Search Results

You are looking at 1 - 1 of 1 items for

  • Author or Editor: Kayla Shea Childers x
Clear All Modify Search

In the mission of plant husbandry, light is a critical yet passive entity. The potential to actively implement dynamic lighting strategies to control plant growth and development holds great promise in the future of plant cultivation. In other words, rather than simply using a single stable light condition to maintain photosynthesis, might it be possible to continually adjust fluence rate, wavelength combinations, and photoperiods to actively manipulate plant morphology and production? Research over the past 100 years suggests that it is so, and today's solid-state, narrow bandwidth lighting platforms offer a unique opportunity to test this hypothesis. The goal of this report is to describe the potential use of light as a growth regulator. Here light-emitting diode technology is well suited for the application, because light quantity, quality, photoperiod, and combinations thereof can be controlled with great precision. Specific light combinations may be adjusted throughout the life of a plant to potentially optimize traits of interest such as synchronization of flowering, maintenance of vegetative growth programs, control of plant stature, or acceleration of juvenility. This report describes the plant photosensory networks and how they sense and respond to light. The connection between light and internal hormone stasis is explored and then extended to questions of designing specific regimes to control plant growth and development. The concept of static signaling states is presented as a means to tightly control plant habits, in essence, using light to stabilize plant signal transduction pathways and their associated outcomes. Finally, the concepts presented are applied to the diploid strawberry Fragaria vesca to demonstrate the usefulness of the approach. These experiments provide proof-of-concept and lay a foundation for further studies.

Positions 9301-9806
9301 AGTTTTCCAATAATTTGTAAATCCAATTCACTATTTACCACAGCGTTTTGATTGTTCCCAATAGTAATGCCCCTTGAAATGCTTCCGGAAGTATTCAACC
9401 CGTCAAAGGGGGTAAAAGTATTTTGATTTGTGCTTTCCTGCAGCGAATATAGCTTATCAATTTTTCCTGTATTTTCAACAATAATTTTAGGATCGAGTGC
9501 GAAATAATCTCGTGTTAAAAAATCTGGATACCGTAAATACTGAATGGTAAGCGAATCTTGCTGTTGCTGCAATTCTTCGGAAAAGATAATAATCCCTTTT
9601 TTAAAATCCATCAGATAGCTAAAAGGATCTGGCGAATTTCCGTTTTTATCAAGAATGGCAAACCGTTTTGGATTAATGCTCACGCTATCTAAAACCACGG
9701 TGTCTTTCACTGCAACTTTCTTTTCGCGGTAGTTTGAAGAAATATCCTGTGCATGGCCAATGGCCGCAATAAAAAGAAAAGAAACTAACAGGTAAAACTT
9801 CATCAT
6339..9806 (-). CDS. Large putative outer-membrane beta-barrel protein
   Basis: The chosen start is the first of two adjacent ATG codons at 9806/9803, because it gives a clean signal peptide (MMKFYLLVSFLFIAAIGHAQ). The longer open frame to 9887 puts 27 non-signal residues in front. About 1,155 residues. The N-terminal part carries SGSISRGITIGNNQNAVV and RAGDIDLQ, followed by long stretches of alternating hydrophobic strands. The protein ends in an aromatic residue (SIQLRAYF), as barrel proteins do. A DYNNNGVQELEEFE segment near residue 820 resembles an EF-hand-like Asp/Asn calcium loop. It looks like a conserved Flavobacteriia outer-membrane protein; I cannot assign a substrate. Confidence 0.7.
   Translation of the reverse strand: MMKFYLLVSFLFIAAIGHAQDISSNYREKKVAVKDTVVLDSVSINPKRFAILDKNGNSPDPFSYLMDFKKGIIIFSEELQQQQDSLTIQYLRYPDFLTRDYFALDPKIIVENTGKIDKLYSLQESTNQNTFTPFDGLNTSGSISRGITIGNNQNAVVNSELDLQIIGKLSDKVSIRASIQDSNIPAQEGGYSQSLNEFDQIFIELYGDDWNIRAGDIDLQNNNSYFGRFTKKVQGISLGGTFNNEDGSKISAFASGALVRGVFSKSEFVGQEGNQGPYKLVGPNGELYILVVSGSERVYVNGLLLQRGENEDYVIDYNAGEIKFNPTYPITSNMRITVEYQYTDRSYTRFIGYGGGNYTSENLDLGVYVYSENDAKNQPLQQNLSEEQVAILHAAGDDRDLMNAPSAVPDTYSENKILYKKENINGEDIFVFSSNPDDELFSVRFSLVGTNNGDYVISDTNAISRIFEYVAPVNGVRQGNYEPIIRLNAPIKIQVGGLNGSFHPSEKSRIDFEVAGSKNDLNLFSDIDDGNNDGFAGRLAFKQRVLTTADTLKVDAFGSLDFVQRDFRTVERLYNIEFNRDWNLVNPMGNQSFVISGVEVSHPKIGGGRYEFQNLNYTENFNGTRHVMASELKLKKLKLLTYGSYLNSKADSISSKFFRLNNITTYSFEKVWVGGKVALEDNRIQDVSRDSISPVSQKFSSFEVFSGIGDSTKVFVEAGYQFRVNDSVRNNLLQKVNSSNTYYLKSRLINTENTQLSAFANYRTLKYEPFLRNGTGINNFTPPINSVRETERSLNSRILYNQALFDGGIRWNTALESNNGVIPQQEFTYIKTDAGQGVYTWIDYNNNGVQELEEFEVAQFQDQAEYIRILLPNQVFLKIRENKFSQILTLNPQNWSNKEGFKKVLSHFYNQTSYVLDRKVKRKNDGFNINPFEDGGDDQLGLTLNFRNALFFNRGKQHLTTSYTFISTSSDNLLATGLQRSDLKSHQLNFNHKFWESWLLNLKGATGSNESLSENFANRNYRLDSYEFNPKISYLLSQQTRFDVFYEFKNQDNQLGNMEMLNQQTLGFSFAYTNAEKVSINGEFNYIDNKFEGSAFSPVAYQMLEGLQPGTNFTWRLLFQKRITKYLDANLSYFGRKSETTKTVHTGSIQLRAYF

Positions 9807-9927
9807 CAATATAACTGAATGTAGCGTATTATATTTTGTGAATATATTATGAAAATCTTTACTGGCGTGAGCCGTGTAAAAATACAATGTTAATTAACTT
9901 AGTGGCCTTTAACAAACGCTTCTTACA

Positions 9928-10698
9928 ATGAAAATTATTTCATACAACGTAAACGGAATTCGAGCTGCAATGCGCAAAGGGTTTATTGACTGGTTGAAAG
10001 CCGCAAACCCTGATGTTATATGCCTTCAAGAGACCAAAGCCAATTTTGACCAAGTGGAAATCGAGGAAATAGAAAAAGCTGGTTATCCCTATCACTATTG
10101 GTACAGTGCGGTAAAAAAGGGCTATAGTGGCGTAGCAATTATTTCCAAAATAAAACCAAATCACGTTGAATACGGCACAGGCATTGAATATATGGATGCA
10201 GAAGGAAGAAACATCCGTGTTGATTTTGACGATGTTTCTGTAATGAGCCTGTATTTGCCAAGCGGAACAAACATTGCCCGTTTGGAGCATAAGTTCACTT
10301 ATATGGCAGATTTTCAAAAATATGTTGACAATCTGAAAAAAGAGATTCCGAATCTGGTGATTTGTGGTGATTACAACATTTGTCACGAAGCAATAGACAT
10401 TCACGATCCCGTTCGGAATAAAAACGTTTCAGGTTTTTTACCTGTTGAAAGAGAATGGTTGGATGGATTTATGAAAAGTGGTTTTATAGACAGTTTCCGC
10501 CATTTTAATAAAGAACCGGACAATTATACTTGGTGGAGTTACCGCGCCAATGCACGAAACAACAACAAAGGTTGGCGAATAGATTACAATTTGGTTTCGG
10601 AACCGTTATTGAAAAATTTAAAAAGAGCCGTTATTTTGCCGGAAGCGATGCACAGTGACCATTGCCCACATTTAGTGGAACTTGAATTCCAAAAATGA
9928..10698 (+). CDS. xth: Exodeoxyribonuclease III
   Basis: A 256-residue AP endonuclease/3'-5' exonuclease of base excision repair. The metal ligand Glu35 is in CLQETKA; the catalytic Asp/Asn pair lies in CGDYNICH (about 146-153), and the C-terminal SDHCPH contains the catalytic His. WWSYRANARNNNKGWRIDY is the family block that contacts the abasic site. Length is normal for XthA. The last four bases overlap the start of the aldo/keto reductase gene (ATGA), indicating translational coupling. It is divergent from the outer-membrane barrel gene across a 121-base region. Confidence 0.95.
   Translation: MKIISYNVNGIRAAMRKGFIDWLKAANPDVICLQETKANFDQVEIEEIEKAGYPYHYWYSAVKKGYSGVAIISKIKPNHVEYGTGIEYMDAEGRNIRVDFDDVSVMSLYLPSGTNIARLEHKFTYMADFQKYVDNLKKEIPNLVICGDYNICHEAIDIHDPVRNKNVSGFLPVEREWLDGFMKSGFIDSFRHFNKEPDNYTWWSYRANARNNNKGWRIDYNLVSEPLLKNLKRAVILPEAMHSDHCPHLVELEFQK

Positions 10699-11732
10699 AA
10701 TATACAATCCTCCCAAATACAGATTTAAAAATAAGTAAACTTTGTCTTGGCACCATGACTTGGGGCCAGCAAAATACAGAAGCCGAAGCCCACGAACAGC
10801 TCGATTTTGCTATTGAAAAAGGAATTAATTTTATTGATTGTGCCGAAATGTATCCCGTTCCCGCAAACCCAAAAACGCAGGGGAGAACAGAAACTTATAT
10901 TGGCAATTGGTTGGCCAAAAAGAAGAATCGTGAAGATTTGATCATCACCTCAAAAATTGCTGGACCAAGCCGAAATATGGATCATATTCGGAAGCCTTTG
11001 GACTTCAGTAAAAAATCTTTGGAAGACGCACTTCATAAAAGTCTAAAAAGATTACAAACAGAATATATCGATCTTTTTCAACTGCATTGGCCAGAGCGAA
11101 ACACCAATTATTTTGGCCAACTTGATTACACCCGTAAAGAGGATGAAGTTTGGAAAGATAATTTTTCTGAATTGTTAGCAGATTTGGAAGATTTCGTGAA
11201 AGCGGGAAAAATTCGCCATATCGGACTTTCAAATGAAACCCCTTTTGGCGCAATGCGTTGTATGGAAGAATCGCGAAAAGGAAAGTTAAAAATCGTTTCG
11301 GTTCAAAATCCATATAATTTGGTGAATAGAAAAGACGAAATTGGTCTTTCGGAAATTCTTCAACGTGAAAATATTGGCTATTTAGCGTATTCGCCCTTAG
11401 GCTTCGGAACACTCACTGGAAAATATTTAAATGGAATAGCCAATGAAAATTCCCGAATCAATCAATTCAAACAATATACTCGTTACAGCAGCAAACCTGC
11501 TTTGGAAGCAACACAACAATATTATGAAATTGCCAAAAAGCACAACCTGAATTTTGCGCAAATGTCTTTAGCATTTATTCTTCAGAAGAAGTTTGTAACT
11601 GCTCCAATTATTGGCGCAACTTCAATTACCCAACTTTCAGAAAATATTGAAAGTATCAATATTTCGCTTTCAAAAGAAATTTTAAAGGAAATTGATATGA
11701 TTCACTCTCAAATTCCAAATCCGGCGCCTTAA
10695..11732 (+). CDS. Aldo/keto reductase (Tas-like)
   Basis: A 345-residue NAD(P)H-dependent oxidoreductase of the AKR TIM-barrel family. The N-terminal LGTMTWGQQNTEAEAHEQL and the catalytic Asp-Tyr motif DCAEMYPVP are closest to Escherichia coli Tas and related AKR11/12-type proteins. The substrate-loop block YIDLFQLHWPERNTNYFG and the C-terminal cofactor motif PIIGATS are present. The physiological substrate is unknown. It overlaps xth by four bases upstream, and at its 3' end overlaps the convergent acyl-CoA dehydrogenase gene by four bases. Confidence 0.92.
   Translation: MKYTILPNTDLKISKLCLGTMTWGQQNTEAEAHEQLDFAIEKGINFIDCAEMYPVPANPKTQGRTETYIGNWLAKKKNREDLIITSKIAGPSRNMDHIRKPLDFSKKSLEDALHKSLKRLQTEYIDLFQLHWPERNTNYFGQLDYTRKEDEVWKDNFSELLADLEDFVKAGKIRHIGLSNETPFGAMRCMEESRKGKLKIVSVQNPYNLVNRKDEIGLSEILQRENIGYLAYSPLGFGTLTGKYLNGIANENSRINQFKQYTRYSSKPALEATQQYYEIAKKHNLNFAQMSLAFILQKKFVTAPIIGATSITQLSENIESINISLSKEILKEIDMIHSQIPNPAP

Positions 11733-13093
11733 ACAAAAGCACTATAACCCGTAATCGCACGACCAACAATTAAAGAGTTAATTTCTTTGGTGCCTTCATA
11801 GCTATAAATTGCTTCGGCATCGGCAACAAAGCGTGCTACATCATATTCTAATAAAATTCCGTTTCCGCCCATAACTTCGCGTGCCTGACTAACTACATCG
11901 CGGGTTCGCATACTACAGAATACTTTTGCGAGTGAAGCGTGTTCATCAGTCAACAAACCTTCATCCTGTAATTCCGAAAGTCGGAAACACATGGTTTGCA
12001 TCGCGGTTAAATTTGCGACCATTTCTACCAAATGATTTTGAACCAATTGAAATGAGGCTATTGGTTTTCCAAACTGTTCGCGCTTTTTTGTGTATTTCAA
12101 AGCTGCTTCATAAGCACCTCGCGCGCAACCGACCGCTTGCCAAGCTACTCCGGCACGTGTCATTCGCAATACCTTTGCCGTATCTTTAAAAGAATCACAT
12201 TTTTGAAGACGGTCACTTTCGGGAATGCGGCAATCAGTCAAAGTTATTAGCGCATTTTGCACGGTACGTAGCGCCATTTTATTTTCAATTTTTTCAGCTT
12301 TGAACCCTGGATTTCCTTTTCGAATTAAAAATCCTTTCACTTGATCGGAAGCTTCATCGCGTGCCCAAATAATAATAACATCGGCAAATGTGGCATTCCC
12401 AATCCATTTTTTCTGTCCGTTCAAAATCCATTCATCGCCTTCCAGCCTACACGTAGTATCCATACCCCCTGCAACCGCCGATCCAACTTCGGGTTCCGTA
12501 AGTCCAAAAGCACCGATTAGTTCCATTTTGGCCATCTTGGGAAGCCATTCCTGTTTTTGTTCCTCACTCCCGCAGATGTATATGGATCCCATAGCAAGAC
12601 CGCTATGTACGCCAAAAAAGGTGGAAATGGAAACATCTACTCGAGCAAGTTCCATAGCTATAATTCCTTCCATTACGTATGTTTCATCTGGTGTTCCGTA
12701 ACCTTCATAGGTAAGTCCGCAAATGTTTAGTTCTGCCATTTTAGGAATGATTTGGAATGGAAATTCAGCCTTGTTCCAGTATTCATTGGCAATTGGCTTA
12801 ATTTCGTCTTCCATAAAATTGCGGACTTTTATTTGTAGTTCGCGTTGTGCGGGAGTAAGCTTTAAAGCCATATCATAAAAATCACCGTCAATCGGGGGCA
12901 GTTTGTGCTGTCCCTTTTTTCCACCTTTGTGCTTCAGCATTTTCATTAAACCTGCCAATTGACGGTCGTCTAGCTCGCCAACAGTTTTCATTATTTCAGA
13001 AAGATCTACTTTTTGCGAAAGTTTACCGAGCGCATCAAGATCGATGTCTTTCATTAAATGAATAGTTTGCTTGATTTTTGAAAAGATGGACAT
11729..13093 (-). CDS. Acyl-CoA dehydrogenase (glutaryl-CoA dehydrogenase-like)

Free access